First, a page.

OCR Interpretation


The day book. (Chicago, Ill.) 1911-1917, March 10, 1917, LAST EDITION, Image 4

Image and text provided by University of Illinois at Urbana-Champaign Library, Urbana, IL

Persistent link: http://chroniclingamerica.loc.gov/lccn/sn83045487/1917-03-10/ed-2/seq-4/

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lil they thought that if we marched
without police permission, there
would be a riot and some of us would
get hurt and arrested.
"They were afraid that we might
get in trouble and advertise to the
world what Chicago is doing to the
mothers of the city. So they tried
to scare us out by their' stories to
start trouble between' us and the po
lice. '
"We don't want to give the papers
a chance to say we &re lawless be
cause it would keep a lot of good mo
thers out of our organization. So
we won't march today, but instead
we will organize. Thenthey can't
stop us.
"As soon as we get enough wom
en with us we can parade until the
! mayor and council will have to do
something to cut the high cost of liv
ing. We will make such a protest
j that they can't refuse us."
J There were a number of other
speakers in English and Yiddishand
' at one time when a mother was tell-
i ing how hard the cost of food had hit
her family at least a score of women
broke into tears. Dozens of the mo
thers, almost all of the very poorest
sort, had to bring three or four chil-
! dren with them, but the kiddies sat
through the meeting very quietly as
though they knew how serious a
i matter it was.
CONFIRM RELEASE OF YANKEE
' SAILORS BY GERMANY
Washington, March 10. Confirm
ation of the reported release of the
American Yarrowdale prisoners and
their departure from Germany for
the Swiss frontiers was convoyed to
the state department today in a
cable from the American legation at
! , the Hague.
i o o
PROBE "LITTLE ITALY" FIRE
Battalion jChief O'Connor has ask
ed for an investigation of a fire that
broke out at the rear of 923 Milton
av., today, spread to the building in
jfront and threatened adjacent struct- i
ures. Mrs. Mary Paladerone, owner
of the two damaged huildings, denied
receiving "black hand" threats. A
score of occupants were driven to the
street.
o o
GERMANY MAY STARVE BEFORE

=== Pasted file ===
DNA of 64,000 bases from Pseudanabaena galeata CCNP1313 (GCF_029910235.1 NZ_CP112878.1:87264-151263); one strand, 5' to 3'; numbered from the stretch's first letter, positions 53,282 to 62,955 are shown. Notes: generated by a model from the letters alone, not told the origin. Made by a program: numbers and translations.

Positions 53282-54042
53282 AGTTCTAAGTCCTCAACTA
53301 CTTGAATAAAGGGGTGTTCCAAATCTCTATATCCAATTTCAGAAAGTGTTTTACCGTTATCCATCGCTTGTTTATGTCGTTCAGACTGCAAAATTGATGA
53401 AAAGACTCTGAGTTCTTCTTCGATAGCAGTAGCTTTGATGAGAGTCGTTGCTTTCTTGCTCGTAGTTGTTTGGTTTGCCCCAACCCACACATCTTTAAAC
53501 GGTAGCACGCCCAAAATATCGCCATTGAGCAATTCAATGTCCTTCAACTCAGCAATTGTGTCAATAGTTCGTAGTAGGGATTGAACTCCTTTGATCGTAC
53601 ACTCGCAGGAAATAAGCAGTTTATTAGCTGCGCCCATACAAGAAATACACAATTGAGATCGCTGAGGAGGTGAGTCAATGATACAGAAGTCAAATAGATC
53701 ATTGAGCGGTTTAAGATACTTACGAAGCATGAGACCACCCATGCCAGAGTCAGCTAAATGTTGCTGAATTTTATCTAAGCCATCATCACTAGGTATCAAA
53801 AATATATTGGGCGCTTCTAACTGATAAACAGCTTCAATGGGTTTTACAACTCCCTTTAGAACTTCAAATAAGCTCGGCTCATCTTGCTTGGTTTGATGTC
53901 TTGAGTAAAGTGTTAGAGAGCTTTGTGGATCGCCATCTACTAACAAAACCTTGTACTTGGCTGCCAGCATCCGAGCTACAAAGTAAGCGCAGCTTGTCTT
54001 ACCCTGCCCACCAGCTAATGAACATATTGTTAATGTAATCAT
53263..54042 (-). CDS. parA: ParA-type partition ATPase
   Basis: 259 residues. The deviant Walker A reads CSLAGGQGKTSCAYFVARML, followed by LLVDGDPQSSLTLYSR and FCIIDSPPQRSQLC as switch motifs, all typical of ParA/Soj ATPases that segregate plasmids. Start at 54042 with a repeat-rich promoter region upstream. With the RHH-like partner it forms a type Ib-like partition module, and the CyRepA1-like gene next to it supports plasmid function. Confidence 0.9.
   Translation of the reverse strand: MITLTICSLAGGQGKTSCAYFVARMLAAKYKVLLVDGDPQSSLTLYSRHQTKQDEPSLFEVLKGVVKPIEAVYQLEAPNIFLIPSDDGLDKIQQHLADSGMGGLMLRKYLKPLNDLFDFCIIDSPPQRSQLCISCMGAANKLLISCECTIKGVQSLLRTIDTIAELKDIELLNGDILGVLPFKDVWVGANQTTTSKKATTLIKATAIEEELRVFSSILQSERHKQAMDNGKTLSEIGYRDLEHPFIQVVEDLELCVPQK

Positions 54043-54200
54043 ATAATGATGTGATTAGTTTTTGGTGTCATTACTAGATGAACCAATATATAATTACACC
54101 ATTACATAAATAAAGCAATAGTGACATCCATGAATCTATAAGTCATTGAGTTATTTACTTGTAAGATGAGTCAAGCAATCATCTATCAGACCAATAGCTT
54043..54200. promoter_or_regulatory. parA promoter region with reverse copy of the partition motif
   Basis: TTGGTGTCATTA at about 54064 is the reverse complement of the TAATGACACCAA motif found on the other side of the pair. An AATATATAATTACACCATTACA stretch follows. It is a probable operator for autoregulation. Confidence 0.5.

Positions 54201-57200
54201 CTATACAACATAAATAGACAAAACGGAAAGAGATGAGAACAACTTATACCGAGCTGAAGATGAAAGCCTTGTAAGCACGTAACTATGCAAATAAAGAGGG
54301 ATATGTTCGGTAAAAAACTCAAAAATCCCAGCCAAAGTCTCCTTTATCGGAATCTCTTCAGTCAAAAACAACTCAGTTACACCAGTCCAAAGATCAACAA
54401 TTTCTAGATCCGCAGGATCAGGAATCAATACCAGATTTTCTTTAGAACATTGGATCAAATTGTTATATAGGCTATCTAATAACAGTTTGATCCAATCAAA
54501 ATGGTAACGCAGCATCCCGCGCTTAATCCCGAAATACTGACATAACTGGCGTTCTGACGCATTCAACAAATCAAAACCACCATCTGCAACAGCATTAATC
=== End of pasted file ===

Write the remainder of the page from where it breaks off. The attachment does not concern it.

BREAK WITH AMERICA OCCURS
Washington, March 10. The U. S.
government is preparing for the fjr
worst.
Warned by Germany that she has
spoken with finality as to her sub
marine intents, the government to
day looked out upon prospect of ac
tual war, following order to arm
American merchantmen.
Some officials fear Germany will
be as ruthless toward armed Ameri
can ships as she has been toward en
emy merchantmen.
Another group, however, believe
that Germany will be more consider
ate of American shipping, exercis
ing international law mandate of
visit and search before torpedoing.
Government meantime is relying
upon Pan-American co-operation to
aid in stamping out Teuton intrigues
in western hemisphere, shattering
war schemes that would involve the
United States near'home.
Looming out and above the war
cloud, however, is tremendous pos
sibility that peace may be just
around the corner.
Germany is hard pressed for food.
The fact is admitted by her leaders.
It appears to be a race between
war engulfing the two nations and
starvation swallowing Germany.
This government itself has no in
tention of making a war declaration;
Germany must force war, if it comes.
Washington. Pres. Wilson late
yesterday issued a call for an extra
session of congress to .assemble
April 1G.
Calling of extra session came im
mediately after government's an
nouncement that it would proceed
at once to arm American merchant
vessels, finding president had such
authority without act of congress.
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